Over the past 25 years, the city and county’s politics, demographics, and built environment have experienced much change. Some housing advocates suggest neighborhood integrity is no longer a high civic priority; rather, the overarching policy goal is increased housing supply. How is the Conservancy adjusting to this reframing of LA’s landuse policy challenges?

There are a few ways we approach this issue. One thing we advocate for is making a variety of housing types available. Housing is not one-size-fits-all; it’s not a question of building only low-income housing or only market-rate housing.

A lot of the resources identified in SurveyLA are historic multifamily buildings that provide affordable housing. They’re rentals, and they’re regulated under rent control. These resources are being torn down and replaced to build housing that is not affordable, or that has a very small percentage of affordable housing.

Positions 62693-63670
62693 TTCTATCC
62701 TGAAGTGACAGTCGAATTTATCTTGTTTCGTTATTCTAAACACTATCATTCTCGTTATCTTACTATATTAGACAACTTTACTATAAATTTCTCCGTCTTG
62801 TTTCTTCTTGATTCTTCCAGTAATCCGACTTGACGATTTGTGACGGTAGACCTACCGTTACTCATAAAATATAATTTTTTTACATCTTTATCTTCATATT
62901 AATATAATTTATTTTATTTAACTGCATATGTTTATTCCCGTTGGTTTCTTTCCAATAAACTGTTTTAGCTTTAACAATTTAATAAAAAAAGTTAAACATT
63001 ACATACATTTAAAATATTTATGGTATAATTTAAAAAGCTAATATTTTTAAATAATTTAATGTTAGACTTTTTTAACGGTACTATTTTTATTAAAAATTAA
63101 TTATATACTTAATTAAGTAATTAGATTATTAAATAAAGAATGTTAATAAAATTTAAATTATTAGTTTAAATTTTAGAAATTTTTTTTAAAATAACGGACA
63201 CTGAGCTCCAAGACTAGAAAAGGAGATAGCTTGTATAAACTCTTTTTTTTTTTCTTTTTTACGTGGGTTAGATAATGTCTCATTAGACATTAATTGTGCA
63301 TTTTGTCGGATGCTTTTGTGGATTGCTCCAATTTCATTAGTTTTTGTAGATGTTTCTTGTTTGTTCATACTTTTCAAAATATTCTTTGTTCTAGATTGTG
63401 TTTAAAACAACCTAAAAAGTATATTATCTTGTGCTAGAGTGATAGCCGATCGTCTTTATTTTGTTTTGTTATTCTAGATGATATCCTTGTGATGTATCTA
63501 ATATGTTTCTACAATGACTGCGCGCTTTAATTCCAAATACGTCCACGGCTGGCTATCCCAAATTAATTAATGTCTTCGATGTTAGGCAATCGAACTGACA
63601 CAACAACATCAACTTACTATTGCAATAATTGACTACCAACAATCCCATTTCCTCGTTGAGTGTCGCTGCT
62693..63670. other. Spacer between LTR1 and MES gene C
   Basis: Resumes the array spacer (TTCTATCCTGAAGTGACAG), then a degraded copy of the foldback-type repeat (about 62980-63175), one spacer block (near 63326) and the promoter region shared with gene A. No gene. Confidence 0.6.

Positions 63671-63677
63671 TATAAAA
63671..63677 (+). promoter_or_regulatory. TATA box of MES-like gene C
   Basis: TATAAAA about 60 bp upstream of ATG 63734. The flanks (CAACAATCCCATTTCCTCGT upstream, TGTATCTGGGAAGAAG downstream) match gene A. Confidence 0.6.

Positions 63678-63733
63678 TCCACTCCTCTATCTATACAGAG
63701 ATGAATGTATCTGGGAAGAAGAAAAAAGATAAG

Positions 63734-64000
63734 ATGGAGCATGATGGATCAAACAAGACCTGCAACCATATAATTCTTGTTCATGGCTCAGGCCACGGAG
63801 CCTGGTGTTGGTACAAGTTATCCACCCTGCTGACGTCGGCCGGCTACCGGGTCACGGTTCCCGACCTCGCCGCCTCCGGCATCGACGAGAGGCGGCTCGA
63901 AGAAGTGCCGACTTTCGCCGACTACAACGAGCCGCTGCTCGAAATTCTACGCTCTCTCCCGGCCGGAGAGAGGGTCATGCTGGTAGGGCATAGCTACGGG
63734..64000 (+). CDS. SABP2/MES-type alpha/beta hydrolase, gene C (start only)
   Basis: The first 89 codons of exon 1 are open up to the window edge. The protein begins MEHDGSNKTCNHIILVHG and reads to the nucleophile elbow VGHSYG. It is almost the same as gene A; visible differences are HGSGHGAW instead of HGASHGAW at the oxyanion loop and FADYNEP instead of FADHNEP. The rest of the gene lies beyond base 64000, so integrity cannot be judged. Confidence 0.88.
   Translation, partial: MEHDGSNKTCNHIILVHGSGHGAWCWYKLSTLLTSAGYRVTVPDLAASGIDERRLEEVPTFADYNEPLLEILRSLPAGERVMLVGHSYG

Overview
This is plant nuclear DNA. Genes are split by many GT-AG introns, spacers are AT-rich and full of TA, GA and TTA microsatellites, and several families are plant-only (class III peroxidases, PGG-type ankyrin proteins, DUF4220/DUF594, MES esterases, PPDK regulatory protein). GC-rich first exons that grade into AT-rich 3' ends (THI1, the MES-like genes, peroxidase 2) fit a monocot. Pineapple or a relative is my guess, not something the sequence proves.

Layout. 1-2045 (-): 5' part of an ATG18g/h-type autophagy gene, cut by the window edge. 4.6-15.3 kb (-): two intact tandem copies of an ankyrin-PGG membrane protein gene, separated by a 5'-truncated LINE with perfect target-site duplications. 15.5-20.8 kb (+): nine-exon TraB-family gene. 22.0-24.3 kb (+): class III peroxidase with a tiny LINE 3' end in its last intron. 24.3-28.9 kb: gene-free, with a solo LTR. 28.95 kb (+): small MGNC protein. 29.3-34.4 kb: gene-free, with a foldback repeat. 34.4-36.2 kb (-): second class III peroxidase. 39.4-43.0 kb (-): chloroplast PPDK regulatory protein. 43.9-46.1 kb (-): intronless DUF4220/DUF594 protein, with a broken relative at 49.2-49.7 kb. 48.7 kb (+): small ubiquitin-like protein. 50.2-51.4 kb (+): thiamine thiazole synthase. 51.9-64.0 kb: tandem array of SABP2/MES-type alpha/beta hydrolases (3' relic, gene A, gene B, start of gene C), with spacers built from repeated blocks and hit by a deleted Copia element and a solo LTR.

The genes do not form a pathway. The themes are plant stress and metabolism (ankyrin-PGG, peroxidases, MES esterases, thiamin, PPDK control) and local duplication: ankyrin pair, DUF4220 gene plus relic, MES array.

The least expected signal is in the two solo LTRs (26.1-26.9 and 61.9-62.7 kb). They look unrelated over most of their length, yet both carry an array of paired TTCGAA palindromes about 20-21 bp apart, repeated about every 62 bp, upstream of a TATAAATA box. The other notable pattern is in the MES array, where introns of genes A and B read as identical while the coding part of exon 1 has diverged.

It is important to put into context that the approximately 30,000 sites identified by Survey LA represent less than 5% of the 880,000 parcels in the City of Los Angeles.  In that context, there are lots of opportunities for housing that would not demolish historic resources.

One of the best examples of that is the 2005 small lot subdivision ordinance, which developer and former TPR editor Mott Smith was one of the first to use to convert the historic 1920s Maltman Bungalow Court into condominiums. The Conservancy strongly supported that ordinance, and the bungalow court project earned one of our Preservation Awards. But that’s the only case of a historic bungalow court being converted to condominiums under this ordinance.